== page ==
This can end up costing you more though depending on the value of the property each time you increase your share.

How much do shared ownership mortgages cost?

Shared ownership mortgage rates will vary across different lenders.

The rate you pay will depend on the value of the loan and how long you are borrowing for.

The rates will usually be lower if you put down a larger deposit, which will mean smaller monthly repayments.

There may also be product fees to pay.

Are there any other fees?

Beyond any mortgage arrangement fees, you may also have to pay for property valuations and the legal conveyancing process to complete the purchase.

There may also be stamp duty to pay.

Additionally, you may have to pay valuation fees and stamp duty each time you increase your share.

Can I make home improvements?

Any home improvements or major refurbishments have to be run by the housing association as it may not be allowed in the lease.

In most cases a housing association should grant permission for changes such as a new kitchen as it will also benefit from any increase in the value of the property as a result of the changes.

How do I sell my home?

Selling a shared ownership property is slightly different to the normal sales process.

If you own less than 100% you need to give the housing association a period of time to find a buyer, and they can value the property as they wish.

They must be given eight weeks to find someone who will buy your share, but owners are able to opt-out of this period after four weeks and try to sell on the open market.

Once sold, you will receive a share of the proceeds depending on how much you own.

If you own 100% of the property you can sell it yourself without any restrictions.

What happens if the value of my house changes?

You will benefit from any increase in the property value when you sell as there will be more profits to share between you and the housing association depending how much you own.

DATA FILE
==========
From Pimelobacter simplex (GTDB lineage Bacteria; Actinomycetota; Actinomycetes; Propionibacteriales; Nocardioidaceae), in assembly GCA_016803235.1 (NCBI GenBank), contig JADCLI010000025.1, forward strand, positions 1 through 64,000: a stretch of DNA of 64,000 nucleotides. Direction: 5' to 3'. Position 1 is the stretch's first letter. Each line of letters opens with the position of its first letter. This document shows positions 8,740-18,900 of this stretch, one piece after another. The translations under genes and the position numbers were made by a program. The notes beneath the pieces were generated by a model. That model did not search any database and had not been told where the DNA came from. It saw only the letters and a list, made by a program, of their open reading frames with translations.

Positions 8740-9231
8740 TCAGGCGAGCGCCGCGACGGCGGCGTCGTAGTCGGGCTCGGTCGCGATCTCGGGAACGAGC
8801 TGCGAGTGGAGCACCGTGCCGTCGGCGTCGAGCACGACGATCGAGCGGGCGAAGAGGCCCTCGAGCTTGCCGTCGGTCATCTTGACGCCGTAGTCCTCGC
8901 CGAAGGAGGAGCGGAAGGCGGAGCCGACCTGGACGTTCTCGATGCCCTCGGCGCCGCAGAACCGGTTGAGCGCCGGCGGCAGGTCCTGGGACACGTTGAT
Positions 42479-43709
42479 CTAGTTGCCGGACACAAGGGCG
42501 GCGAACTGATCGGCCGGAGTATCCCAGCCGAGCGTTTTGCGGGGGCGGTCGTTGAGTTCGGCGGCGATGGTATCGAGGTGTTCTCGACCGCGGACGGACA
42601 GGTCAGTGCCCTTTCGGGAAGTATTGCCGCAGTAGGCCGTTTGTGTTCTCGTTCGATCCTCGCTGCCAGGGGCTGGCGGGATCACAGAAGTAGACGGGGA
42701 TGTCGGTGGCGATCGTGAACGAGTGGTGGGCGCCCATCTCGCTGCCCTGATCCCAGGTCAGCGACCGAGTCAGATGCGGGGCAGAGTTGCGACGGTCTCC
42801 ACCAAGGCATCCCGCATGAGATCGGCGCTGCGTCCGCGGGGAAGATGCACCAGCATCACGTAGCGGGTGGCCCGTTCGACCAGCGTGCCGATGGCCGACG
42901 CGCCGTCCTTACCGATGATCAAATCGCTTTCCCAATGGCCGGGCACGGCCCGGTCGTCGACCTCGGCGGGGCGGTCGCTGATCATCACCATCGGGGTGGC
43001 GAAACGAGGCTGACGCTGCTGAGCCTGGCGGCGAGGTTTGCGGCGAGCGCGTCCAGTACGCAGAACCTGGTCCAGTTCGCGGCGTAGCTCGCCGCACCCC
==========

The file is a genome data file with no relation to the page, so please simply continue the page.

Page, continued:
However, if the value has dropped you may end up having to sell at a loss.

The value of the property is also important when you are increasing your share.

You will pay more for a percentage if the value has gone up and less if it has gone down.

What are the alternatives to shared ownership mortgages?

A shared ownership mortgage is just one affordable housing scheme to help buyers onto the property ladder.

Help to Buy equity loan:  The government will lend you up to 20% of the value of a new-build home – or 40% in London – after you've put down a 5% deposit.

The loan is on top of a normal mortgage, but it can only be used to buy a new build property in England and is subject to regional house price caps.

Lifetime Isa: This is another government scheme that gives anyone aged 18 to 39 the chance to save tax-free and get a bonus of up to £32,000 towards their first home. You can save up to £4,000 a year and the Government will add 25% on top.

Right to Buy: Helps council or housing association tenants purchase their home at a discount of up to £84,600 in England, £112,800 in London and £24,000 in Northern Ireland.